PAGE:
Next, we examined the CH25H level-dependent production of 25-HC using the CHO-CH25Htet-on cells. The results show that the cellular amounts of 25-HC correlate to the amounts of Dox added (Fig. 7B). The addition of 0.4 and 1.0 μg/ml of Dox increased cellular 25-HC contents by 24 and 44 times, respectively, compared to cells not treated with Dox. Consistent with Figure 7A, cellular contents of other oxysterols were not altered by CH25H expression, except for a slight increase in 27-HC. The amounts of intermediate sterols were also measured to ensure suppression of SREBP-2 by CH25H expression. The results showed that CH25H expression causes the reduction of intermediate sterols, including lanosterol, lathosterol, 7-dehydrocholesterol, and desmosterol. Thus, it was demonstrated that CH25H expression leads to the production of 25-HC, which then inhibits SREBP-2 activity and cholesterol biosynthesis.

      Discussion

      Supraphysiological levels of oxysterols added exogenously can regulate both SREBP-2 and LXR activities in cultured cells (
      • Radhakrishnan A.
      • Ikeda Y.
      • Kwon H.
      • Brown M.
      • Goldstein J.
      Sterol-regulated transport of SREBPs from endoplasmic reticulum to Golgi: oxysterols block transport by binding to Insig.
      ,
      • Janowski B.A.
      • Willy P.J.
      • Devi T.R.
      • Falck J.R.
      • Mangelsdorf D.J.
      An oxysterol signalling pathway mediated by the nuclear receptor LXR alpha.
      ). However, oxysterols are present in the circulation and tissues at low levels (
      • Mutemberezi V.
      • Guillemot-Legris O.
      • Muccioli G.G.
      Oxysterols: From cholesterol metabolites to key mediators.
      ,
      • Brown A.J.
      • Jessup W.
      Oxysterols and atherosclerosis.
      ). Studies show that oxysterol synthesis is tightly regulated at transcriptional levels (
      • Cyster J.G.
      • Dang E.V.
      • Reboldi A.
      • Yi T.
      25-Hydroxycholesterols in innate and adaptive immunity.
      ,
      • Umetani M.
      Re-adopting classical nuclear receptors by cholesterol metabolites.
      ). Whether oxysterols, particularly side-chain oxysterols, endogenously synthesized within cells provoke the same cholesterol homeostatic responses as exogenous oxysterols remains largely unknown. In this work, we first carefully determined the sensitivity of SREBP-2 and LXR to a series of oxysterols at various concentrations and found that SREBP-2 was much more sensitive to 25-HC and 27-HC than LXR in CHO cells; in the case of 25-HC, 20–100 nM was sufficient to inactivate SREBP-2, while 500 nM or higher concentrations were required for LXR activation. Side-chain oxysterols could activate LXR at higher concentrations without adding RXR ligands, confirming that these oxysterols serve as LXR ligands (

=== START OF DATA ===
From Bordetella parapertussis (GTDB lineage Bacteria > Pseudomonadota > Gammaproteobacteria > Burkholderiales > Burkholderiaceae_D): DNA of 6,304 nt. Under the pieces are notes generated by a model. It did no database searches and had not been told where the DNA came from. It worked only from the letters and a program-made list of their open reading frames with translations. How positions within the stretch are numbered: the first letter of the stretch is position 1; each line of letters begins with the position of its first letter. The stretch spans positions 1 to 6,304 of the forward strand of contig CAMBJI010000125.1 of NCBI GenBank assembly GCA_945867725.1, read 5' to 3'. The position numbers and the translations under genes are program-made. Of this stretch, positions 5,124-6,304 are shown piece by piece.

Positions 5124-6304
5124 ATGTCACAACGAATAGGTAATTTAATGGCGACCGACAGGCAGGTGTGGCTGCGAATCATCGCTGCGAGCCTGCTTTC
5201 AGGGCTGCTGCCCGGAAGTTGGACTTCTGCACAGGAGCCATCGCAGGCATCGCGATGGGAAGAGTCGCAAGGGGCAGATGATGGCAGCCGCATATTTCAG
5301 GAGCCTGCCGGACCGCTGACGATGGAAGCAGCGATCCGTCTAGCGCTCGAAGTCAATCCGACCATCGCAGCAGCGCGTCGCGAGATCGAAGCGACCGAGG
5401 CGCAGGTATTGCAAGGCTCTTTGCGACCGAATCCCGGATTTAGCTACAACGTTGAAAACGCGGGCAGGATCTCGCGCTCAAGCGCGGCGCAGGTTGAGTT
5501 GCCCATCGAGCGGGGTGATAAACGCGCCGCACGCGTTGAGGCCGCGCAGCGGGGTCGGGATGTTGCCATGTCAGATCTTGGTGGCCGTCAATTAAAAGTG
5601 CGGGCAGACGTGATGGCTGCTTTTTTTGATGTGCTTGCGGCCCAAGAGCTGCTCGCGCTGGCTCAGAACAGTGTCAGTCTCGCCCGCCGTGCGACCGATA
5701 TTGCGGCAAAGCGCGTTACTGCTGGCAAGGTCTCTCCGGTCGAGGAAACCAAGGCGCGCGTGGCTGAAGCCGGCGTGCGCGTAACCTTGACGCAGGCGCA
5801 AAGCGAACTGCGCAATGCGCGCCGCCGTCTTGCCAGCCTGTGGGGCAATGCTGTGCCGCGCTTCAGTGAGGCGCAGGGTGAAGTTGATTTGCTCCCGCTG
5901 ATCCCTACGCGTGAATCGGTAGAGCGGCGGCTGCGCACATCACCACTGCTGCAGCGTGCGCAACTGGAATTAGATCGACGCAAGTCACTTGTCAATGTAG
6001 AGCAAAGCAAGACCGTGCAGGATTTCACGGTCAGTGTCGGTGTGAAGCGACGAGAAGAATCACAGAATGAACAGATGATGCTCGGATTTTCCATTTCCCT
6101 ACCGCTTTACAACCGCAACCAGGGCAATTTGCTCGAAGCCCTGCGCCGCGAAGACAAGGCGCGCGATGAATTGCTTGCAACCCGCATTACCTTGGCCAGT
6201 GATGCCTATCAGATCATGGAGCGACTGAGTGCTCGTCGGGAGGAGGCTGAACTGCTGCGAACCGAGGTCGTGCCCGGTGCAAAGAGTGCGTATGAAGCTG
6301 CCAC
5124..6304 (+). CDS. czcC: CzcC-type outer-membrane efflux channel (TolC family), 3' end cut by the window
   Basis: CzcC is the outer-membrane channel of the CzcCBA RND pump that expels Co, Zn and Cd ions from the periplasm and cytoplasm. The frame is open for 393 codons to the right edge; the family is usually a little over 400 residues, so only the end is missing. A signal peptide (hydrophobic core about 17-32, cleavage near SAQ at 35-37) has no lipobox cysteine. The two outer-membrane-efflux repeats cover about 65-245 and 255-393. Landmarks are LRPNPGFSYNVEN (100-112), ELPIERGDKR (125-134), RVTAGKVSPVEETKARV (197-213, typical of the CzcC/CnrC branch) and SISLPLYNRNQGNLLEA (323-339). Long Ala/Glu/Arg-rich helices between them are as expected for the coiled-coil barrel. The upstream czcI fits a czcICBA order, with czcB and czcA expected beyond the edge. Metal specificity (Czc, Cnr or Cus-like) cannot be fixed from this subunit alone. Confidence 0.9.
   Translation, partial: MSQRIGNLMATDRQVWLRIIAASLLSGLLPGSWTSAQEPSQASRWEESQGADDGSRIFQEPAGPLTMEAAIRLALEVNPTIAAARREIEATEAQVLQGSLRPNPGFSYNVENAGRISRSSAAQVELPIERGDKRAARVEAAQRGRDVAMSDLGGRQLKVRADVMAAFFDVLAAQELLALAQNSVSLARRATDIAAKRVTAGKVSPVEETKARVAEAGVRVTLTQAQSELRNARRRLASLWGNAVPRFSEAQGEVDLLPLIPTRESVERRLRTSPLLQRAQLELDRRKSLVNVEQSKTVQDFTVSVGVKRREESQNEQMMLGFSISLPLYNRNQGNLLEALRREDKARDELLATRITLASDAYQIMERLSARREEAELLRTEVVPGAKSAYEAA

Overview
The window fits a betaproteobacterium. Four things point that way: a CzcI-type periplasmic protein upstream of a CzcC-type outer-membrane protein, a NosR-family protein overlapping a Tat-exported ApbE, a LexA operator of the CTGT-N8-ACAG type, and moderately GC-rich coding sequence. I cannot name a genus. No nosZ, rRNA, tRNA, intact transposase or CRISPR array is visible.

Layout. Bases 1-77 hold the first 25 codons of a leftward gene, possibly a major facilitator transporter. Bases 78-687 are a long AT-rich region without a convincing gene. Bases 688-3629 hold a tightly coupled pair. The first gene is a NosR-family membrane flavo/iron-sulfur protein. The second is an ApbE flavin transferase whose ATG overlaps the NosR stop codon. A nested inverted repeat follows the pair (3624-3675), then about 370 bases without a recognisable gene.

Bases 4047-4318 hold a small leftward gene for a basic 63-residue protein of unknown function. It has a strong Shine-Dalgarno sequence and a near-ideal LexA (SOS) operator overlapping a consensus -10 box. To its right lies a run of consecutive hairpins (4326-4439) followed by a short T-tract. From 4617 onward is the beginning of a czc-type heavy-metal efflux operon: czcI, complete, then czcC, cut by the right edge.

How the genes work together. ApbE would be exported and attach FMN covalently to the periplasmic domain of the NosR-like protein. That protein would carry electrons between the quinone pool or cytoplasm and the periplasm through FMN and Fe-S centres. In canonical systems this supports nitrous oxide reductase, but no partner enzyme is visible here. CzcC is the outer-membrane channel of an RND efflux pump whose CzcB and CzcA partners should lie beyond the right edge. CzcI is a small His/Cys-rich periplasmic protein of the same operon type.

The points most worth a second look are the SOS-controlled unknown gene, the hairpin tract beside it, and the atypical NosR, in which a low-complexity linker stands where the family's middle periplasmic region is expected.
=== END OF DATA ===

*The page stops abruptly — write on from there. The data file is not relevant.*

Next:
• Janowski B.A.
      • Willy P.J.
      • Devi T.R.
      • Falck J.R.
      • Mangelsdorf D.J.
      An oxysterol signalling pathway mediated by the nuclear receptor LXR alpha.
      ). Similar results were obtained with primary hepatocytes; 25-HC markedly suppressed SREBP-2 response gene expression in PRHs. Since LXR activation in hepatocytes requires SREBP-2-dependent sterol synthesis (
      • DeBose-Boyd R.
      • Ou J.
      • Goldstein J.
      • Brown M.
      Expression of sterol regulatory element-binding protein 1c (SREBP-1c) mRNA in rat hepatoma cells requires endogenous LXR ligands.
      ,
      • Rong S.
      • Cortes V.A.
      • Rashid S.
      • Anderson N.N.
      • McDonald J.G.
      • Liang G.
      • Moon Y.A.
      • Hammer R.E.
      • Horton J.D.
      Expression of SREBP-1c Requires SREBP-2-mediated Generation of a Sterol Ligand for LXR in Livers of Mice.
      ), 25-HC also repressed the expression of Srebf1c, a primary LXR target in the liver, in these cells. These results indicate that side-chain oxysterols preferentially suppress cholesterol synthesis by inactivating SREBP-2 rather than LXR activation. We next examined whether endogenous oxysterols regulate SREBP-2 and LXR by expressing CH25H, CYP27A1, CYP46A1, or CYP7A1. The results revealed that endogenous side-chain oxysterols, at least those synthesized by these hydroxylases, selectively regulate the SREBP-2 pathway and do not serve as preferred ligands for LXR. Similar results were obtained in macrophages by inducing CH25H expression physiologically; LPS-dependent upregulation of CH25H expression and 25-HC synthesis primarily regulate the SREBP-2 pathway. This is the first to comprehensively examine the effects of endogenous and exogenous oxysterols on cholesterol homeostatic responses in a single cell system and to confirm these results in more physiological settings. Our results have also uncovered the hydroxylation site-specific and production-dependent roles of oxysterols in cellular cholesterol homeostasis.